The future of the indigenous technology sector is bright, given the “very strong pipeline” of Irish technology companies, says a senior Enterprise Ireland executive.
John MacNamara, Enterprise Ireland’s software department manager, is leading the agency’s charm offensive at Mobile World Congress (MWC), in Barcelona, this year, and sees huge potential in the companies joining him.
Between the companies at the mobile Mecca this week, and the high-potential start-ups back home, there’s no need to worry that the stream of new technology companies will dry up anytime soon, he said.
That confidence is based on the range of start-ups supported by Enterprise Ireland last year, which Mr MacNamara said would ensure the continued health of the indigenous technology scene.
“There was an event held in Dublin Castle recently, which was basically a celebration of the class of 2015,” said Mr McNamara.
“We’re talking about more than 200 start-ups supported by Enterprise Ireland last year.
"The future is looking very rosy indeed. High-potential start-ups are very well-represented in Barcelona; there’s a very strong pipeline [of companies].”
Eighteen start-ups travelled to Barcelona with EI this year, to exhibit on the Ireland stand, among the thousands of other exhibitors and roughly 100,000 attendees.
Such is the scale of the conference, being part of a national stand gives smaller companies more of a presence in what, for many, is their first foray into the MWC battleground.
“One of the biggest challenges, for the companies, is not to get lost in all of that. One of our objectives is to allow them to position themselves well,” said Mr MacNamara.
“Participating as part of a national stand gives them a profile that they would not otherwise have, if they tried to go it on their own, apart from the actual expense of it.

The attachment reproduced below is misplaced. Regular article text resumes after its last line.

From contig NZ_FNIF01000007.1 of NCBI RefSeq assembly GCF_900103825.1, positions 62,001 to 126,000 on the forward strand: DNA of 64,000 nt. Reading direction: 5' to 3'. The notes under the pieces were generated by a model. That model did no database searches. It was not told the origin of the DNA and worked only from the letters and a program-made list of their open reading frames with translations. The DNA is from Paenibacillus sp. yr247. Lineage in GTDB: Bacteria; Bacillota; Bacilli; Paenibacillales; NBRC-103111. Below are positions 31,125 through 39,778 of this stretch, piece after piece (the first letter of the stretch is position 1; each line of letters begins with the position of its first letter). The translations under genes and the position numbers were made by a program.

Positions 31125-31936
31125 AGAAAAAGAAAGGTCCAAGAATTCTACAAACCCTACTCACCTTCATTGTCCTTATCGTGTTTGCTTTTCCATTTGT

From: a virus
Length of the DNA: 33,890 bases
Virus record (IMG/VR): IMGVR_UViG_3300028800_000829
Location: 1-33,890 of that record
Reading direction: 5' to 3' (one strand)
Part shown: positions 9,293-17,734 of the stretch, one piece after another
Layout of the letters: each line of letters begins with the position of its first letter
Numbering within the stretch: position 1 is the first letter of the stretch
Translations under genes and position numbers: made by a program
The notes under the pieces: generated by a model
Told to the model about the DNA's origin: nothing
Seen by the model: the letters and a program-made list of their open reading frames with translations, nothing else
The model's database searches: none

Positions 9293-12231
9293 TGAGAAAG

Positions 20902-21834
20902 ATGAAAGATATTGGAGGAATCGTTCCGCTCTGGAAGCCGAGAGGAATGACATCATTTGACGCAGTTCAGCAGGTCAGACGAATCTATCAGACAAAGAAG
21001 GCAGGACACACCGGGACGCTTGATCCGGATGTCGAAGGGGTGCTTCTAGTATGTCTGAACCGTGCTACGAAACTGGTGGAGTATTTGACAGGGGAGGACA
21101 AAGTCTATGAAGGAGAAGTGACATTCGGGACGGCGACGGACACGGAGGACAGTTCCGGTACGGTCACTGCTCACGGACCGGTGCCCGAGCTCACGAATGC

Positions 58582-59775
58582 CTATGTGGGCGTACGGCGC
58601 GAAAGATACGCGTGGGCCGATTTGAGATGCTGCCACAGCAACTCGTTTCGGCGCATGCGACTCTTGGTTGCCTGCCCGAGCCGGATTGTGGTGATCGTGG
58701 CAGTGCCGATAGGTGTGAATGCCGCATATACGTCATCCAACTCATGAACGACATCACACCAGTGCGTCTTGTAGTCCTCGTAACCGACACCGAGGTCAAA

"For a small company, it’s horrifically expensive to try and get your own stand.”
Of course, if it is expensive for Irish companies to pitch up at MWC on their own — as some have this year, in addition to those with Enterprise Ireland — it can not be cheap for a government agency to bring a cohort of 18 businesses along, either.
Providing a return on that investment is something Mr MacNamara is conscious of, but which he admits is difficult to measure.
“The return on investment is always very, very hard to quantify, but if you look at the event in its own right, the event is massive,” he said.
“There’ll be over 100,000 people going through the event and, if you think about it, the public’s not allowed [in], so this is 100,000 industry professionals, movers, shakers — these are the guys that really decide on the direction of this industry, so it’s a remarkable event.
"Our end metric is the creation of quality jobs and this will add to that.”
The work, however, did not just begin upon arrival in Spain, but has, instead, been ongoing for weeks, with Enterprise Ireland’s overseas staff laying the groundwork with potential customers, so they are not brought to the stand ‘cold’.
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